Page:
“I never set out to be a screenwriter. It was just something I did. I thought of myself as a novelist,” explains Lindquist. “I always figured I would write professionally at some point, but I didn’t realize I could make a living at it.”
Soon he really was a novelist. Lindquist’s first two books, Sad Movies and Carnival Desires, both provided an insider’s portrayal of the down and dirty Los Angeles movie industry and were written during Lindquist’s 10-plus years in Los Angeles.
Accolades and bigger paychecks followed.
“I was writing. I got lucky and started making my living that way, which was cool. I decided to play it out, and it went on about ten years until I got burned out,” says Lindquist of his decade in Southern California.
This brings us to 2000’s Never Mind Nirvana, which played heavily on the history of Seattle grunge and Northwest pop culture and was penned after Lindquist burned out and moved back to the Northwest set on attending law school in Tacoma. A self-proclaimed rock ‘n’ roll aficionado — a title he says anyone can own — the grunge-heavy subject matter of Never Mind Nirvana fit Lindquist like a glove. Growing up in Seattle’s music scene and having managed to stay connected even during his time in Los Angeles, Lindquist knew what he was talking about.
“I would describe the scene back then as a small club,” says Lindquist of his formative years and the early grunge period. “I think the number of people has been greatly exaggerated in subsequent accounts describing the burgeoning of the Seattle music scene. It was a very small number of people. Everyone sort of knew each other.
“There was a feeling something was happening, but anyone who says they felt it was about to explode is rewriting history or exaggerating.”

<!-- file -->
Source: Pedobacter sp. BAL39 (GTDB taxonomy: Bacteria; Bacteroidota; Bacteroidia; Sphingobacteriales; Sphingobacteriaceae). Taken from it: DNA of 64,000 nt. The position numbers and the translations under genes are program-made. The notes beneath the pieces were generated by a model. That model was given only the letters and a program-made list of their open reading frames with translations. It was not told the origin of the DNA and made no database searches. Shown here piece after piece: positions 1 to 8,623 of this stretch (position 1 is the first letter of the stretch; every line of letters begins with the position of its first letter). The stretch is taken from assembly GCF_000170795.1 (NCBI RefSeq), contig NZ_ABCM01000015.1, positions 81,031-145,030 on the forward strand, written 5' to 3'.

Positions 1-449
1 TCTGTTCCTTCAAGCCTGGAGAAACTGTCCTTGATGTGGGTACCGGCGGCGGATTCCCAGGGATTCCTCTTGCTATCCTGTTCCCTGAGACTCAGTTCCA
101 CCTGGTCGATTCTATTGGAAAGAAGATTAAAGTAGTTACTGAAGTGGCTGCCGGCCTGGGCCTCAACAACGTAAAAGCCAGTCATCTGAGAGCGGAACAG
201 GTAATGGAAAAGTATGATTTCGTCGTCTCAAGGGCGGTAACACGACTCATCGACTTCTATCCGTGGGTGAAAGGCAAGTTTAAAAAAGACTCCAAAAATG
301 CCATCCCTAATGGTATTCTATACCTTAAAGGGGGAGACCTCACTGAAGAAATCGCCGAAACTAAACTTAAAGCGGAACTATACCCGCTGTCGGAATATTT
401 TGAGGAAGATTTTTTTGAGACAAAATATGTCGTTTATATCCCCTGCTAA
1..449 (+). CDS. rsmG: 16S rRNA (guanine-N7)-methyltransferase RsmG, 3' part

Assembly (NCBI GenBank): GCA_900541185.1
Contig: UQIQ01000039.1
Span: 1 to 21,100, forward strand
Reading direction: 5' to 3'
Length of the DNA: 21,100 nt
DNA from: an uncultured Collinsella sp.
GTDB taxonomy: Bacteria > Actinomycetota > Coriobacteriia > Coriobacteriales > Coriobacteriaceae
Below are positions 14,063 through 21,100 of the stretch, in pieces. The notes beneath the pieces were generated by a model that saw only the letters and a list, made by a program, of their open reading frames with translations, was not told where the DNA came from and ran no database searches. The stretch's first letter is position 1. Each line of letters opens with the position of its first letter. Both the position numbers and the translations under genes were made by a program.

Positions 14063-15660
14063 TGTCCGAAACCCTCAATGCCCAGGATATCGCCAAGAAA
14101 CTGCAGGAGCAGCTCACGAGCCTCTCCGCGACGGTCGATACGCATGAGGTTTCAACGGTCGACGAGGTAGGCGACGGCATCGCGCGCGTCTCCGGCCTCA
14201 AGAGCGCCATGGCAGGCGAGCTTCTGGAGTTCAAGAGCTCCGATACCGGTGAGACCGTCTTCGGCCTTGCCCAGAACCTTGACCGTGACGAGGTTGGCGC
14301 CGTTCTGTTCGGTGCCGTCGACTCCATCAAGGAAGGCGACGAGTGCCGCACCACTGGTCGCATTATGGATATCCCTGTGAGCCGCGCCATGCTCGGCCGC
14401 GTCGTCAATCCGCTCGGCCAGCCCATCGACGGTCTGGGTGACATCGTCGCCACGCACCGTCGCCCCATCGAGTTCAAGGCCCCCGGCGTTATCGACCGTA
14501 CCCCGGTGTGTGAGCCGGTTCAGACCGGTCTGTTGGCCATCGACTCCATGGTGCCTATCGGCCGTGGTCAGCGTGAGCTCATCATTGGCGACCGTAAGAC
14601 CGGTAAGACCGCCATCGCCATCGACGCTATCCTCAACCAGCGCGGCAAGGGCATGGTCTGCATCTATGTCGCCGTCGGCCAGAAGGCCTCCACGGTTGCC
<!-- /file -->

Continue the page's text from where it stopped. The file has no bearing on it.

Flash forward to Lindquist’s latest novel, 2007’s The King of Methlehem. Written after Lindquist began working at the Pierce County Prosecutor’s Office and had gained firsthand experience fighting homebrewed poison in what, at the time at least, was one of the methamphetamine capitals of the known world, the book catalogues another evolution and another facet of the intriguing character who is Mark Lindquist.
“When I started at the prosecutor’s office most people didn’t know about my previous career as a writer, or if they knew I was a writer they didn't know the details — at least until Never Mind Nirvana,” says Lindquist.
Rock fan. Novelist. Screenwriter. Dreamboat. Lawyer and prosecutor. Mark Lindquist is a character fit for one of his own books.
Oh yeah, the tour …
In Lindquist’s living room hangs a letter from Kurt Vonnegut, which in part reads:
The fact that you have completed a work of fiction of which you are proud, which you made as good as you could, makes you as close a blood relative as my brother Bernard.
It’s just one of the items in his home that helps paint a picture of the man.
Even in Los Angeles, Lindquist was a Seattle kid with a strong current of pre-grunge ethos. Having sculpted his character — and, as it turns out, a few literary characters that would come later — in the dimly lit clubs of Seattle, Lindquist always identified with the detuned sounds emanating from the Pacific Northwest. Because of the friends he’d made growing up, such as Warnick, Bloch and the countless others who came from simply hanging out in the Seattle music scene, Lindquist always kept an ear and eye on what was happening in Seattle. Even today, leading the Pierce County Prosecutor’s Office, the walls of Lindquist’s home don’t ignore those roots.
Lindquist takes me into his office on the main floor of his home. In it, a classic rolltop wooden desk occupies most of the space. On one wall hangs a giant, framed picture of R.E.M., autographed by Peter Buck. On the adjacent wall, Lindquist has four backstage passes framed, keepsakes from the four best shows he’s ever seen. R.E.M., the Replacements, U2, and Elvis Costello are represented. On the other side of the room, somewhat overshadowed by the rock artifacts, a big, framed cover of Lindquist’s Never Mind Nirvana also hangs on the wall.